Mothering Forum banner

1 - 18 of 18 Posts

Registered
Joined
532 Posts
Discussion Starter #1
My mom and I are kinda having it out about my 12 yo sister getting the Gardasil vac. We are a pretty open family so of course my mom wanted my take. While I think that anything that can prevent cancer would be great......I don' tknow how I feel about explaining to my 12yo sister exactly everything that is involved with why she needs to worry about HPV and such. She is a young 12 yo who as of yet has no interest in "boy chasing" or anything of the sort...<br><br>
Has anyone on here done any research on this themselves?
 

Registered
Joined
1,836 Posts
i just went to a seminar by dr eisenstein on vaccines. this came up. he said cervical cancer is basically the rarest form of cancer...or something along those lines...or something with hpv causing the cancer being extremely rare. he said this vaccine is absolutely ridiculous and is a huge moneymaking scam. i have to say i agree. jmo.
 

Registered
Joined
7,115 Posts
I think this is not a good vaccine (not sure if there are any, but this one doesn't seem to be one anyway). But I guess I honestly don't understand the arguments I've heard from the right that it will encourage promicuity. When did anyone ever explain a shot to a kid anyway? You just tell them they have to have a shot and it's done, that seems to be how most people do it. In fact, most people don't even seem to know what shots the doc is giving their kid, or what they are supposed to protect against. So why is this one different?<br><br>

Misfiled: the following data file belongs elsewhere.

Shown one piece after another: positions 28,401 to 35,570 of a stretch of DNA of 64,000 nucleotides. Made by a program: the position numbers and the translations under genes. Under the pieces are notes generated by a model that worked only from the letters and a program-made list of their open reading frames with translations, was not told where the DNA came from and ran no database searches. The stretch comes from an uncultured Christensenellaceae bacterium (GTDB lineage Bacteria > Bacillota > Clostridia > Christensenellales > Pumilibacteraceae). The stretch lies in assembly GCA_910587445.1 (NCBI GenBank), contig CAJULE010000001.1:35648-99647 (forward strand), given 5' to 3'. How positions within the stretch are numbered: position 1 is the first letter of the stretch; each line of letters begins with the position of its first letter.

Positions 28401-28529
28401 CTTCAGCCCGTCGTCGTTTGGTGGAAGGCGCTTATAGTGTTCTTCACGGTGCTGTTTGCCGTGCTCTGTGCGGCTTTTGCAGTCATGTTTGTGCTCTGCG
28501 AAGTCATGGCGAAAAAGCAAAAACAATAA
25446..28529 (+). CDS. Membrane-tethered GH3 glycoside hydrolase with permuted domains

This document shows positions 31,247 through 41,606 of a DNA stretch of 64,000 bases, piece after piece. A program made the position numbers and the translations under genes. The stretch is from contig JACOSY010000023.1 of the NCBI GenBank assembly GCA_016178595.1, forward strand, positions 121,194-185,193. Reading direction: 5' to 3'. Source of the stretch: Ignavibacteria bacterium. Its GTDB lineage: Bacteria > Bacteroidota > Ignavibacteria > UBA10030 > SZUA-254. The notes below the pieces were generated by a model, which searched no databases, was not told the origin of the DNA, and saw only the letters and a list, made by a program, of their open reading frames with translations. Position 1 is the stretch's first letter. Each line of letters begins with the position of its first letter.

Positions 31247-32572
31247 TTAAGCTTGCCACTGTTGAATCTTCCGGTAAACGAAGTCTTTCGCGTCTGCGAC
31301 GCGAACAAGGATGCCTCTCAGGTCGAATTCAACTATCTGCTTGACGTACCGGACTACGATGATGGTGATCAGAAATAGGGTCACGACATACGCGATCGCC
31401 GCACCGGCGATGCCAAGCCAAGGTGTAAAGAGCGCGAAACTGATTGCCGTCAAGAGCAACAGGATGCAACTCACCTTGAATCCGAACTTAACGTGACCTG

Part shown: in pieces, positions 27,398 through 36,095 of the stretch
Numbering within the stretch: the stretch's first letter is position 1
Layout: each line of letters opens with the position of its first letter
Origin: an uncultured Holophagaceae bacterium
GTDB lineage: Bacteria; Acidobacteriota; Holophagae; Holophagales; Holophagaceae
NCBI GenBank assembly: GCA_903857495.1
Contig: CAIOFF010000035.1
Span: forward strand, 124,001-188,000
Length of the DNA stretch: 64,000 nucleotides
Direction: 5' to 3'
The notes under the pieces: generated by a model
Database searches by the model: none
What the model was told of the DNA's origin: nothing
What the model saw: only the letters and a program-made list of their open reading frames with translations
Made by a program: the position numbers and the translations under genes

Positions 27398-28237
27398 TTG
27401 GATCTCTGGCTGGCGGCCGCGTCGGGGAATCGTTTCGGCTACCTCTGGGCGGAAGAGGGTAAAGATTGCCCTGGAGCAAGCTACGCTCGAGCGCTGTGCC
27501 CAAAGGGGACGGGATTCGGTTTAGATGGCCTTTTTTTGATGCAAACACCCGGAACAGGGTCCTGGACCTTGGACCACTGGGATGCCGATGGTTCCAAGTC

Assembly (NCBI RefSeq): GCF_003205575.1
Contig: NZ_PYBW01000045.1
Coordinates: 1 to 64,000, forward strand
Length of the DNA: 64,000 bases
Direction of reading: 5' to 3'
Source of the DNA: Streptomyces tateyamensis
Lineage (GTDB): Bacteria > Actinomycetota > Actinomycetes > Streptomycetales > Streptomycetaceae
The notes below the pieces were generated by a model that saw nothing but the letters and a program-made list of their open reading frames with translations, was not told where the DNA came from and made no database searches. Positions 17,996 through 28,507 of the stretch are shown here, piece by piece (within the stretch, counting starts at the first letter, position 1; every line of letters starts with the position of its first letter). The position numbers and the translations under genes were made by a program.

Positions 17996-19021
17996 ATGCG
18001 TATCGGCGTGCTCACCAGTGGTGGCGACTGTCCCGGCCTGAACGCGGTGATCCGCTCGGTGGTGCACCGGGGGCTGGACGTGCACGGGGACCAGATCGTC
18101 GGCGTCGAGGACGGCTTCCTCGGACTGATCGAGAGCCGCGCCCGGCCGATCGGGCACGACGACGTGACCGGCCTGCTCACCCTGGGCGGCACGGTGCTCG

So in addition to not seeing how girls are going to run right out and be promiscious because they had a shot (yeah, lol, when I was 12 - or any age, actually - fear of HPV was my #1 reason for staying a virgin... um... NOT!!!!!!!!) I just don't see why this shot requires a lot of explanation when the others get zero.
 

Registered
Joined
147 Posts
For me it is way too young of a vaccine for me to concider giving it to my daughter, what if it is breeding an entire generation of sterile girls? perhaps a little extreme but still. Also, why not teach safe sex and regular paps? Regardless of shot or not paps are still the best tool against cervical cancer. My mom(the nurse) totally agreed with the young vaccine argument. good luck!
 

Registered
Joined
4,244 Posts
Here <a href="http://www.rightsforamerica.com/wordpress/?p=8" target="_blank">http://www.rightsforamerica.com/wordpress/?p=8</a><br><br>